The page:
Iguazu Falls - The Argentinean Side

Trip Start Jan 03, 2012
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120
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Trip End May 02, 2013


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Flag of Argentina  , Litoral,
Friday, October 5, 2012

Our relatively smooth flight descended through the clouds, glided over dense tropical rainforest and landed in a heavy downpour. Exposed to the elements once again, Jason's pack was wet.  We took a shuttle to Garden Stone Hostel and unpacked everything, hoping it would dry in the humidity.

Host Alejandro gave us a quick review of the area.  Prices for local attractions and transportation were up substantially and way more expensive for foreigners, again.  The hostel had a lush green garden with red and yellow heliconia sprouting everywhere, as well as decor that was reminiscent of Southeast Asia.

We ventured out and had lunch on a patio watching the rain wax and wane.  Sylvia ordered the chicken special and Jason finally got to conquer a lomo completo, an Argentinean sandwich with steak, ham, cheese, egg, lettuce and tomato.  It was enormous.   The rain continued all afternoon and tapered off by the evening.  The forecast also steadily improved.

In the morning we had eggs with breakfast for the first time in ages.  We took a bus to the falls, paid the steep 130 pesos (~$26) entrance fee, then caught the little train to take us deeper into the park.  Unfortunately, there was a huge lineup for the second train to the top so we had to wait over half an hour.

From Estacion Garganta, a long walkway took us from island to island across wide and narrow sections of the Iguazu River and finally right to the edge of the falls.  Two hours after leaving our hostel we arrived at La Garganta Del Diablo (The Devil's Throat).  The sight was jaw-dropping and the sound of rushing water was deafening.  It formed a tighter horseshoe shape than Niagara Falls and extended much further, and it was only the beginning.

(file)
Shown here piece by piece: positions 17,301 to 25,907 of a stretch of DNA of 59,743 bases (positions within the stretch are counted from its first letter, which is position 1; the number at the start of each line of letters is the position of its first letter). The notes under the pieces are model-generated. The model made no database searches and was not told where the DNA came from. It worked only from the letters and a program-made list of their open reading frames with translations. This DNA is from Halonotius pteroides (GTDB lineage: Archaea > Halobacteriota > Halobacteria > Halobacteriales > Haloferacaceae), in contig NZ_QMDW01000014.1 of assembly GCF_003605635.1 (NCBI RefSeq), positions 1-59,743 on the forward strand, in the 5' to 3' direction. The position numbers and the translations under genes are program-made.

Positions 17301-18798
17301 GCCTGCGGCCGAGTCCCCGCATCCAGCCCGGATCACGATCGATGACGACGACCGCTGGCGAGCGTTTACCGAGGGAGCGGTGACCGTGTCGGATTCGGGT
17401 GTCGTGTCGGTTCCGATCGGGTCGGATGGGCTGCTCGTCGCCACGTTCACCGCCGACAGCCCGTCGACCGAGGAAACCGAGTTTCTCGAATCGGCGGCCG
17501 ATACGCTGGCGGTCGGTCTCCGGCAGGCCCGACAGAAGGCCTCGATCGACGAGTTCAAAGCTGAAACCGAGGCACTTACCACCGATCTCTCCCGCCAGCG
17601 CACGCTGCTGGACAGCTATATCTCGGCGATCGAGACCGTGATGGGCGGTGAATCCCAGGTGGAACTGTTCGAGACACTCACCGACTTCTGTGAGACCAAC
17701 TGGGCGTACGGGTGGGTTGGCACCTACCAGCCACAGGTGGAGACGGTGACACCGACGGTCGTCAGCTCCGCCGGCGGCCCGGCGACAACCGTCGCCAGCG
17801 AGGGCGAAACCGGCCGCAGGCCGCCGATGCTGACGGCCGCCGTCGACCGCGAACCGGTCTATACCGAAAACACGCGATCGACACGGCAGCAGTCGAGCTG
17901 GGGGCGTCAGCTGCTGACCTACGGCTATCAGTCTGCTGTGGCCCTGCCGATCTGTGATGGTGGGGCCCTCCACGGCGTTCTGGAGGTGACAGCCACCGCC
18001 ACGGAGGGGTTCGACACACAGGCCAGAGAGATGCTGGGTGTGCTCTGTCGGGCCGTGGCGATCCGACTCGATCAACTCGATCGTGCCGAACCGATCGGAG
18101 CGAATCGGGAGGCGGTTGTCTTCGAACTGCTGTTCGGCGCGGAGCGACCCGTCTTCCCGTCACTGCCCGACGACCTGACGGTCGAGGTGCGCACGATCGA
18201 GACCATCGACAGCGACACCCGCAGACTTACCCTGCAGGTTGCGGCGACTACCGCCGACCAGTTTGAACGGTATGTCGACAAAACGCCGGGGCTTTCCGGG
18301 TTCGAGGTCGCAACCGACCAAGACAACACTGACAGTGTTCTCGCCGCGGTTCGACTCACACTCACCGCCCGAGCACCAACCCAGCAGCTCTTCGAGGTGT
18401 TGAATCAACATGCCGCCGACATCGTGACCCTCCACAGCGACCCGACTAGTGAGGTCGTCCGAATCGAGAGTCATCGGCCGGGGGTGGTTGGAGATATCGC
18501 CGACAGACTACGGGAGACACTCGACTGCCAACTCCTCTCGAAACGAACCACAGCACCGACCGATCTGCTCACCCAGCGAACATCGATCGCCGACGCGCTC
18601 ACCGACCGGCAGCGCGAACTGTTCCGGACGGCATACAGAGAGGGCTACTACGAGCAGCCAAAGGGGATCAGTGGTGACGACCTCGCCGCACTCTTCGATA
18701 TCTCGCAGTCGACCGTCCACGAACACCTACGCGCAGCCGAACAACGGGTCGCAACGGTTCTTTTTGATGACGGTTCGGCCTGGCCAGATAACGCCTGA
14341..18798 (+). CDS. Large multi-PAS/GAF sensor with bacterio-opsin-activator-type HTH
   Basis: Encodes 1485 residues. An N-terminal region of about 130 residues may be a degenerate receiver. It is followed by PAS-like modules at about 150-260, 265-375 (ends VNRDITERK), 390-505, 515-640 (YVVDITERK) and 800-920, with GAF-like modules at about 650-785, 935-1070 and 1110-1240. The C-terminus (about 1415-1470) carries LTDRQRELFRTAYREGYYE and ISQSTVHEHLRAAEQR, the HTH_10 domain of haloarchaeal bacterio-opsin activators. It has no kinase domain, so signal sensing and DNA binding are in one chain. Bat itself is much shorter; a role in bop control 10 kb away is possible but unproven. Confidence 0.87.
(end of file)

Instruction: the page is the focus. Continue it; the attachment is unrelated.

After the previous day's heavy rain, the water was high so there were over 250 waterfalls connected by trails and catwalks that allowed them to be viewed from almost every level and angle.  The spray coming off the falls produced a number of natural misting stations along the paths.

There was also plenty of wildlife to be seen.  Big black and white lizards, monkeys, birds and thousands of butterflies captured our attention.

Near the eating areas, pesky coatis, like raccoons with longer snouts and tails, bravely scavenged for food.  One jumped up and stole an empanada right off of an unsuspecting tourist's plate.  Despite the warnings of claws, bites and rabies, other foolish people fed them right from their hands.

Our favourite waterfall site on the Argentinean side was Salto Bossetti viewed from a terrace a short way down the staircase leading down to the boat launch for Isla San Martin and powerboats headed straight for the falls.  Unfortunately the island was closed due to high water so we couldn't explore that area.

We ended the day back up at La Garganta Del Diablo.  The afternoon breeze kicked up so much spray that we got another cool shower in the hot afternoon soon.

With almost 400 between us, that day we took the most photos ever in one day.  That night we wittled them down to around 300.

Having already passed the 100,000 kilometres travelled mark, we crossed the bridge to Brazil and the national colours changed from blue and white to gold and green.
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